Tara is a 26-year-old Trainee Primary School Teacher. She lives in Auckland with her partner and their close friends.
As a baby Tara was diagnosed with Bilateral Hearing Loss and Atresia in her right ear.
She had cochlear abutment surgery at 6-years-old and now wears a BAHA (Bone anchored hearing aid).
“I’m lucky that I have been deaf from birth as I don’t know any different. The only hearing I can remember has been ‘man made’ from my hearing device.
I think it would be much harder to lose hearing later on in life when you’ve had a taste of what ‘real’ hearing is.”
Growing up in the UK, where hearing loss is fully funded, Tara feels she has had a relatively easy journey compared to most.
“I was given the device I needed young. I grew up in the UK where hearing loss is fully funded and so when I would lose or break a hearing aid it was replaced immediately without charges.
I have long hair and my cochlear abutment and BAHA sits behind my ear, so it’s easy to hide. I don’t ‘appear’ deaf to those who first meet me, so it’s never defined me.”
But it hasn’t been without its challenges.
“My dad is from India, and in certain Asian cultures, disability isn’t as openly accepted.
My dad has never had an issue with my hearing loss and has always been supportive, but I did notice that he was very quiet about telling other family members and was always extra pleased when I met ‘normal’ standards and very rarely mentioned my BAHA.
Compared to my mum, who has always been open and willing to talk about my hearing loss with me and others.”
“I also used to be sad that I couldn’t wear in-ear headphones and listen to my music. It impacted my mental health slightly because I felt like I was ‘missing out’.”
“[I’d] get frustrated about not being able to wear it [hearing aid] at pool parties or in heavy rain or at theme parks.”
At 26, Tara is open about her experiences with hearing loss, but it hasn’t always been so easy.
“When I was younger I was worried about what other people would think of me.”
“In primary school, everyone just knew about it because my Mum had told the teacher and I was still wearing my softband at first. People were generally very accepting… it was only when I got to about 7 years old that anyone made any comments at all.
I was never bullied but people sometimes did make me feel different and so I hid it from all my peers in High School.”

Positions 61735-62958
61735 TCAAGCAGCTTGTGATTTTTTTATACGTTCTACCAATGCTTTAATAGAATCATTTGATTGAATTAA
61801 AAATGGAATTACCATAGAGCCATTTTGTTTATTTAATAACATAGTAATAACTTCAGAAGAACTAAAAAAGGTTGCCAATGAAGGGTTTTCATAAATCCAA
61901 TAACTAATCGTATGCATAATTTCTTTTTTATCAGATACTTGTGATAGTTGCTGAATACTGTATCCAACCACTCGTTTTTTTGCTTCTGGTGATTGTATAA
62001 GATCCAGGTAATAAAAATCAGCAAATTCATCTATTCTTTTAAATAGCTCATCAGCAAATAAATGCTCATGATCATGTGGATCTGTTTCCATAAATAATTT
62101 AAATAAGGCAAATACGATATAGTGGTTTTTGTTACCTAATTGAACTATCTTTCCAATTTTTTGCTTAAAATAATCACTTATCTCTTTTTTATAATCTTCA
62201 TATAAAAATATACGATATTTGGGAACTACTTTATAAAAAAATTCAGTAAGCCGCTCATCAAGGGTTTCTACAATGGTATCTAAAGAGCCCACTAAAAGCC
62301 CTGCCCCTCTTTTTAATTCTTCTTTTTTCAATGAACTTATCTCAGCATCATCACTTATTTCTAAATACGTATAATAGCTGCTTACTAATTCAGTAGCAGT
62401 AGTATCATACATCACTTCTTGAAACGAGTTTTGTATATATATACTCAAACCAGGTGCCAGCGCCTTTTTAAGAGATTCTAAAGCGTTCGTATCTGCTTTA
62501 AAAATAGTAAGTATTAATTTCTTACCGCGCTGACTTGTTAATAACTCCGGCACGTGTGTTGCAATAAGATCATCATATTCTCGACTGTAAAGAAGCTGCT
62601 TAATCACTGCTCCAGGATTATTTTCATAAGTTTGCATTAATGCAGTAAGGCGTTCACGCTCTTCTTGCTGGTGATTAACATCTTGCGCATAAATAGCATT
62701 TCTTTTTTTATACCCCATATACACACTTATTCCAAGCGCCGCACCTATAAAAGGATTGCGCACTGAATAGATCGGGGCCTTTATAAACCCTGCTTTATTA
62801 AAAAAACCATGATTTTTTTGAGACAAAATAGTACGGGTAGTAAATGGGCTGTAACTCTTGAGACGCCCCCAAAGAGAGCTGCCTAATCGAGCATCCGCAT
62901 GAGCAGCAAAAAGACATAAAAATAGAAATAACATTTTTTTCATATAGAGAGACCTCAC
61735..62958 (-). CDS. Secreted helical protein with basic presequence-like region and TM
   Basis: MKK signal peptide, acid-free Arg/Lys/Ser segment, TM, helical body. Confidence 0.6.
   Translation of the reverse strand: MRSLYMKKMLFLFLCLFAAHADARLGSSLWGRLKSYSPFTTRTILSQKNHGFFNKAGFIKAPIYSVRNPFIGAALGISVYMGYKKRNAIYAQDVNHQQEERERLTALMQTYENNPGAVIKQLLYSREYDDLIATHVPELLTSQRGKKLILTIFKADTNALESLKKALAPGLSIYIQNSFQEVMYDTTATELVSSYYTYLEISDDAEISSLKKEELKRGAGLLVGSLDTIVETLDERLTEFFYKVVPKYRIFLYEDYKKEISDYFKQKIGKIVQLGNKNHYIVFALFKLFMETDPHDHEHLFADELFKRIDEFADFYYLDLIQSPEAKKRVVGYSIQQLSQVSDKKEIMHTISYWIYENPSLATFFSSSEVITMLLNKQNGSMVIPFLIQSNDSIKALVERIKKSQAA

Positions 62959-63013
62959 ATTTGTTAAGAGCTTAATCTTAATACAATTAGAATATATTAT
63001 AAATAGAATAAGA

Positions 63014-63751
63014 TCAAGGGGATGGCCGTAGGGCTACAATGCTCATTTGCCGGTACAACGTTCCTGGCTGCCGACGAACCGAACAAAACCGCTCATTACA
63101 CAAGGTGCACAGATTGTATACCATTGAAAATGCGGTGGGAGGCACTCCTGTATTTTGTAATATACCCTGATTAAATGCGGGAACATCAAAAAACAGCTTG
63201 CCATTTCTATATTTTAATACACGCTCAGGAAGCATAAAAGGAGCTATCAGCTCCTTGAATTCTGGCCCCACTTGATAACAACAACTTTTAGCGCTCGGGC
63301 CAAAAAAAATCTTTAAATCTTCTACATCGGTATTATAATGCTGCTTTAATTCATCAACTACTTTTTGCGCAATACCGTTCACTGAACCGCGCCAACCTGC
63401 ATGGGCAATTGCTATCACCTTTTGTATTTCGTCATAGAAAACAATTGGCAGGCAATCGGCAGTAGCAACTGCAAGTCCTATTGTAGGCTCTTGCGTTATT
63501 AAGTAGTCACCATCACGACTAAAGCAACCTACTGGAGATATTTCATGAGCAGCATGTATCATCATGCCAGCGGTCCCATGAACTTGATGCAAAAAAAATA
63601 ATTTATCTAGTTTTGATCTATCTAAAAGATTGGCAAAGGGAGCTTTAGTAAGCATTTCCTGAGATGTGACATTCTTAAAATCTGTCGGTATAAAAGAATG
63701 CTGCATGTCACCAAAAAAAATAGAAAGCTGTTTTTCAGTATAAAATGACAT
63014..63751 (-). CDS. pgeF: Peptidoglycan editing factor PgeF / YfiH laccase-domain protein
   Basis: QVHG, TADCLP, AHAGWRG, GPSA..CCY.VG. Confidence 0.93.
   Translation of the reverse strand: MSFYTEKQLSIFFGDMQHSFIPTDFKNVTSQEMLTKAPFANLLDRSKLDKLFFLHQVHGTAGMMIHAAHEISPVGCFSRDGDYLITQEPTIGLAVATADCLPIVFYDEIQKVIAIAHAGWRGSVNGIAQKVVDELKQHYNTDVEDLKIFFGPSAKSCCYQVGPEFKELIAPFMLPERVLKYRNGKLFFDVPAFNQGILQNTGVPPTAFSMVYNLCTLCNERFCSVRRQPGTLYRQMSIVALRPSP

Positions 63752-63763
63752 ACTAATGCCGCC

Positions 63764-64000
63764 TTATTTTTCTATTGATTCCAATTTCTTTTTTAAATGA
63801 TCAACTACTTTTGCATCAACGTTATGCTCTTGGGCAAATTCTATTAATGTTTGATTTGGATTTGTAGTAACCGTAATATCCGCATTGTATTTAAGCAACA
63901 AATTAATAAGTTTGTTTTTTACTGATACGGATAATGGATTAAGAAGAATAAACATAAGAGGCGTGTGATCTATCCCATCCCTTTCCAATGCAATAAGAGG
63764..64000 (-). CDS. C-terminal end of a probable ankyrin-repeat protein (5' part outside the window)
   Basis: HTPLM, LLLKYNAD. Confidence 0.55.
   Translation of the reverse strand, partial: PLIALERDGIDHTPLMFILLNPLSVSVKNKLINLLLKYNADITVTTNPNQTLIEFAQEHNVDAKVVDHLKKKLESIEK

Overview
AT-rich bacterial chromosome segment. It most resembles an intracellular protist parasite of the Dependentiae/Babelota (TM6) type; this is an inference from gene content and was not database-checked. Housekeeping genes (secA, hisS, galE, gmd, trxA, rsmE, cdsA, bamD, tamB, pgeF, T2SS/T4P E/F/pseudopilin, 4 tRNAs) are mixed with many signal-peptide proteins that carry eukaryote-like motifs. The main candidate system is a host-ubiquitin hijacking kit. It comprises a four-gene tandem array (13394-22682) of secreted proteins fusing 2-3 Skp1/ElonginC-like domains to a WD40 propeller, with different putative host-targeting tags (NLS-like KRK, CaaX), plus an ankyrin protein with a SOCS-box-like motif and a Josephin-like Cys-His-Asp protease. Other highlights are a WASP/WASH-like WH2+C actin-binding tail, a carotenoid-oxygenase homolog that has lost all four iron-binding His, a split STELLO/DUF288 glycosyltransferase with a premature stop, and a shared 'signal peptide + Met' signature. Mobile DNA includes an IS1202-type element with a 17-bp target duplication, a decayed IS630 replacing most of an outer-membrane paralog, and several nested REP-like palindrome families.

“It was only at university I started to feel comfortable sharing it with others again... I try to be as open as possible, especially as a teacher. I want to normalise deafness for my students and combat the stigma associated with hearing aids!'”
Even sharing with her partner was a challenge at first.
“When I was younger I worried that I would never find a partner who accepted it...”
“It took me 6 months to tell my current partner that I wore a hearing aid, even though I was 24 when we got together. I wanted to tell him but I overthought his response.
When I did tell him, he was ABSOLUTELY fine. Didn’t care at all. Thought I was going to tell him something horrific and was relieved when it was ‘just a hearing aid’.
He’s been incredibly supportive.”
With supportive family and friends around her, Tara has become confident and accepted that her hearing loss is just another part of her.
“Knowing that hearing loss is more common than not [has really helped]. More and more people normalising hearing loss and talking about wearing hearing aids in such a nonchalant way, makes me feel like it’s much more acceptable and not a big deal.”
Getting her BAHA early has also made a huge difference, something Tara recently became even more grateful for!
“I have always had and worn a hearing device from a very young age, so my level of hearing has always been good. Which means I’ve never felt withdrawn or any personality changes because I’ve always been able to form relationships and achieve all the things I wanted to…”
“I am eternally grateful to my hearing devices for that.”
“HOWEVER, recently, my BAHA that I had been wearing since I was 15 broke (almost 10 years later). I had no backup and being in NZ meant that access to healthcare was limited.
I went without a hearing device for 3 days while I was waiting for a new device and I cancelled all my plans with friends and stayed home. I was unhappy and overly tired (probably from having to listen twice as hard).”
“I can only IMAGINE how much it affects the personality of those who don’t have access to these devices because without hearing it’s hard to do day to day tasks and build relationships.”
Looking back, Tara wants others to know that they don’t need to be ashamed.
“Be more open about your hearing loss, it doesn’t have to be a secret. People don’t care as much as you think they do. And if they do care then they’re not your kind of person anyway!”
“Treat it like any other sensory loss. If you were struggling with sight, you wouldn’t hesitate to get glasses. Society has normalised certain sensory losses and not others.
If you normalise and understand that it really is ‘no big deal’ then other people start to see it that way too.”
“Just ‘own’ it.”
In our Share Your Story series, Deaf and hard of hearing New Zealanders open up about their experiences.
Stay tuned for more interviews, which will soon be released to our blog: